Making The Legs

FIG. 2: MAKING THICK LEGS FROM THIN STOCK

You can make 3-in.-thick legs by gluing together two thinner pieces of stock. Orient the grain as shown to keep the joints tight over time.

▲ Bandsaw the legs. Klausz uses the bandsaw for roughing out the 3-in.-thick leg stock, sawing the legs in. oversize.

► Mortise two-step. Establish each end of the mortise first, then chisel the middle in a series of overlapping cuts.

Making the Base

Begin construction on the base by making the legs. The legs are a full 3 in. thick. I make the legs from solid stock, using 12/4, or slightly over 3-in.-thick, stock. If thick stock is hard to come by, you can laminate the legs from thinner stock. (See Fig. 2.)

I rough-cut the legs on the bandsaw, which is the best tool for ripping heavy stock. I saw the stock about in. over thickness, then I joint and thickness-plane the legs to final dimension and crosscut the legs to finished length.

Now stand the legs upright on the bench and study the grain patterns. Pick the best two adjacent faces for the outside of each leg. Mark the end grain at the top of the leg to identify your outside faces and to indicate where the two apron mortises go.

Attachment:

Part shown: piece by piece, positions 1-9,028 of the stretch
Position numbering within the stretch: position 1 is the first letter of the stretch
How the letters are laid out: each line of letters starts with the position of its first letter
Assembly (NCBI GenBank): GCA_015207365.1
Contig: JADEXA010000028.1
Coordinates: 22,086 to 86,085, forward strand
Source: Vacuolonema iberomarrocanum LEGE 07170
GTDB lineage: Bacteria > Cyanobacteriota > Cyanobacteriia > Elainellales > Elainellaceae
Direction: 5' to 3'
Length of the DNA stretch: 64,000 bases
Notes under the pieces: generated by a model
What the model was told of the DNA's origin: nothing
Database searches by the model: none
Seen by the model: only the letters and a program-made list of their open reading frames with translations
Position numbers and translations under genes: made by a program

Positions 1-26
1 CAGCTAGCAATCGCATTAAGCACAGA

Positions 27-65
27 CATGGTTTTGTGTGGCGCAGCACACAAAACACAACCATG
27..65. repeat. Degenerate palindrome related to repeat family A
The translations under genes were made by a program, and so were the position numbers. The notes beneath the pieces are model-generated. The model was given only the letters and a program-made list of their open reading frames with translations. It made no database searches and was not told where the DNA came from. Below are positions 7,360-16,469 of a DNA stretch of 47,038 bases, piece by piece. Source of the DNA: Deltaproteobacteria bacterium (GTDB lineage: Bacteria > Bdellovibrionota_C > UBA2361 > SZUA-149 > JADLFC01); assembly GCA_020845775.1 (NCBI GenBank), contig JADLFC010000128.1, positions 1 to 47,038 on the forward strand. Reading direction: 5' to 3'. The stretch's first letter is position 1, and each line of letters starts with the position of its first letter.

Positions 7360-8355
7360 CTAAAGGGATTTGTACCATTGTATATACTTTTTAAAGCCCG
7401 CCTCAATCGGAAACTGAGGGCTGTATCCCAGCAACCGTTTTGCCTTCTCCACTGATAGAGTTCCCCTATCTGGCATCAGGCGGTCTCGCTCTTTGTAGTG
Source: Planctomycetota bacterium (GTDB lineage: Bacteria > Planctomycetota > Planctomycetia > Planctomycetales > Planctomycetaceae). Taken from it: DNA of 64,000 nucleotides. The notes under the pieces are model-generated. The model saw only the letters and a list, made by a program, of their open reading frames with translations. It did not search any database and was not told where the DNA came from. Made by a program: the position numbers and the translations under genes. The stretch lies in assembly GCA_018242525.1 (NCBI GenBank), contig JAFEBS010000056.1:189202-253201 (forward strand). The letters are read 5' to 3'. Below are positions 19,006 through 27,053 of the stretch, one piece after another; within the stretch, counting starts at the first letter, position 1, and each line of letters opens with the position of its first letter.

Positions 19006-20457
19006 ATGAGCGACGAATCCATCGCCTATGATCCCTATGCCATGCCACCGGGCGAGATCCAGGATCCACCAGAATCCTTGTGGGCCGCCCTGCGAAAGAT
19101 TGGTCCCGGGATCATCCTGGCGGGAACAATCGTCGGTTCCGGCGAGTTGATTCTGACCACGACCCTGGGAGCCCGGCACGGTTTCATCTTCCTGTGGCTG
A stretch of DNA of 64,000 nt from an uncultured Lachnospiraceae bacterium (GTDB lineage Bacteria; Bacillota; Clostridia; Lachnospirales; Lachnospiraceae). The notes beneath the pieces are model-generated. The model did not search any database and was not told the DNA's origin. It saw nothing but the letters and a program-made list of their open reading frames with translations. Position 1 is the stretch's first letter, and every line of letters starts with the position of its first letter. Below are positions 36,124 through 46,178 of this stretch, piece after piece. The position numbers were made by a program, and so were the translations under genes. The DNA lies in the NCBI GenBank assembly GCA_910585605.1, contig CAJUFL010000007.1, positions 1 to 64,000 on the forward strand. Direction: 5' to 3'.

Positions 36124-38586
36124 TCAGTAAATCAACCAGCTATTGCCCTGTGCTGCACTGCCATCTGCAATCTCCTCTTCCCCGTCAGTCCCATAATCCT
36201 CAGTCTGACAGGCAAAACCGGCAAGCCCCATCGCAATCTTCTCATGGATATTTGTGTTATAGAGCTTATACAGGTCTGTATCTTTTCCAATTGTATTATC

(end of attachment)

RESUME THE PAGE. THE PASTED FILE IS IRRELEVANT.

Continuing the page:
Now you're ready to cut the mortise-and-tenon joints. Start by cutting the mortises in the legs. You can rout them if you prefer, but I rely on my hollow-

chisel attachment on the drill press for accurate, square-ended mortises.

I use haunched joints in this table. (See Fig. 1.) They prevent the aprons from twisting, and the haunched area at the top of each leg allows for more gluing area without weakening the short end grain at the top of the leg.

I .ay out and square the mortise lines on adjacent sides of the stock for the full-length tenon. (See photo, above.) Now clamp a fence to the drill press table to guide the work. Be sure to allow for a V+-in. reveal where the aprons meet the legs. Set the depth of the chisel so the adjacent mortises will meet at right angles.

Start mortising at one end of your layout lines, making a full-depth cut. Then move to the opposite end and make a similar full-depth cut. Next, make a series of overlapping cuts in the middle of the mortise. (See photo, above.) Cut all the mortises this way, then finish up by resetting the mortise depth and cutting the haunched areas at the ends of the legs.

The reason for cutting the mortises first becomes apparent as you set up (or cutting the tenons: You use a finished mortise to check the fit of your tenons. I cut the tenons on the table-saw, using a tenoning jig for accuracy. (See sidebar, pa^e 45.)

After sawing the tenons on the table-saw, I miter their ends at roughly 45°. The angle isn't critical, but you must leave about Vg in. of clearance where the two tenons meet in each leg. (See Fig. 1.) I bandsaw this miter cut by eye.

Once the joinery work on the aprons is complete, I rout a series of shallow slots

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